Jackie Chan vs Bruce Lee 每 who will win?
Updated: 2005-11-27 10:56
HONG KONG: It would be the ultimate on-screen duel: Jackie Chan versus Bruce
Lee, fight to the death. Who would win?
Chan has an opinion. ※I don't think I could have beaten him in a fight, and I
wouldn't have been dumb enough to try,'' Chan said in his autobiography I am
Jackie Chan: My Life in Action.
Yet, while Lee was a killing machine, Chan has pioneered his own brand of
action moves, mixing kung fu, death-defying stunts and physical comedy.
Lee's movies tend to revolve around the late actor crushing hordes of
opponents, often enemies of the working class or Chinese.
Martial Arts Stars:
Chan (left) and Lee offer a stark contrast in styles and philosophies.
Chan's stories are more varied and light-hearted.
Two of the biggest Chinese movie stars in history offer a stark contrast in
styles and philosophies.
Lee's roots are genuine kung fu. He even pioneered his own method of
fighting, Jeet Kune Do (Way of the Intercepting Fist), which draws from various
martial arts disciplines.
The sheer force of Lee's presence is best captured in kill mode, when Lee
resembles the cartoon character Hulk.
He turns primal, licking his blood, letting out barbaric screams. Lee's fist
shudders after some punches.
In Fists of Fury, also known as The Big Boss, Lee exacts revenge on his boss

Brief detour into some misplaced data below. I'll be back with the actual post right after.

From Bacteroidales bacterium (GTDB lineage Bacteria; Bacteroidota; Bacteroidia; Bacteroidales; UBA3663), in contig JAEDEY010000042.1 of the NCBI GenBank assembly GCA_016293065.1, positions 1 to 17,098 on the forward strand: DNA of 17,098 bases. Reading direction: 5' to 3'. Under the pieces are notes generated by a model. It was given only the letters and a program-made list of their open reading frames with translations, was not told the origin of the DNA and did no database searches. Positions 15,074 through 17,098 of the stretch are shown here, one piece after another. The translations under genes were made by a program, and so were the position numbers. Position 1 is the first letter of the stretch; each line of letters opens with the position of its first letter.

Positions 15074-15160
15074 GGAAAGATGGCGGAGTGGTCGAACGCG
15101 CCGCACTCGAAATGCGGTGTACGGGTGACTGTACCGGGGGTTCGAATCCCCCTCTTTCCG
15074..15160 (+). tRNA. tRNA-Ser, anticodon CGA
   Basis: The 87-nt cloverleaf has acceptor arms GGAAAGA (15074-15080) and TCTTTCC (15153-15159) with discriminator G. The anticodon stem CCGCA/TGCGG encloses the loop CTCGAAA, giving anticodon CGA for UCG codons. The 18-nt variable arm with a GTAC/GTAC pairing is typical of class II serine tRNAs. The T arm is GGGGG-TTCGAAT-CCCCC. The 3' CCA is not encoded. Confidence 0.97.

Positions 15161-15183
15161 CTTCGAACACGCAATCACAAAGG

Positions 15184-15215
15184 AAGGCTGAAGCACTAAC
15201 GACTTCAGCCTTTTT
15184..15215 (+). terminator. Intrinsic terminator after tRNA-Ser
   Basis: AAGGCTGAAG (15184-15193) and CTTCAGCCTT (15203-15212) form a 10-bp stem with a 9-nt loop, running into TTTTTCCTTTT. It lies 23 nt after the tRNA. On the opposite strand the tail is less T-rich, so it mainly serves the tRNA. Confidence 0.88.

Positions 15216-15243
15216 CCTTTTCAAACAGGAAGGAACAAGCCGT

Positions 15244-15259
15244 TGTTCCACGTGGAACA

for the death of his fellow factory workers.
It's total bloodshed, bodies everywhere, with Lee the last one standing. He's
a real-life superhero, invincible no matter the odds.
Chan is a defensive, improvisational fighter. His movements are acrobatic,
dance-like 每 the influence of his Peking Opera training.
Chan rarely dominates his opponents. He uses every available prop on hand in
fights, be it a table or a chair.
※By contrast, Jackie is much more the 'ordinary guy' forced to do
extraordinary things,'' film scholar David Bordwell, author of Planet Hong Kong:
Popular Cinema and the Art of Entertainment, said.
Indeed, Chan likes to dwell on his mortality as a source of humour.
In one Project A scene, after one round of fighting, Chan and his opponent
duck aside and display pained expressions.
Chan always looks panicked; Lee is forever in command.
Chan is known for performing daring stunts, almost doing stunts for the sake
of doing them.
Lee's movies can be chest-thumping celebrations of Chinese ethnic pride.
In The Chinese Connection, Lee plays a kung fu fighter who takes on rival
Japanese behind his master's murder.
He kicks aloft a park sign that says, ※no dogs and Chinese allowed'', leaps
in the air and shatters the sign with a kick.
But Lee's movies are so dependent on his personality they often have little
in the way of plot.
A typical plot is an outnumbered Lee going berserk and dominating his
Even Lee fans concede this point.
※If you look at Bruce Lee movies, to be honest, some plots are really bad.
You're purely watching his individual performance,'' said Wong Yiu-keung,
chairman of the Hong Kong-based Bruce Lee Club.
Chan's movies are better productions.
A Lee-Chan comparison is not entirely fair.
Lee died of an edema at the age of 32 in 1973, with just four completed
movies under his belt.
Unlike the 51-year-old Chan, he did not have the chance to develop his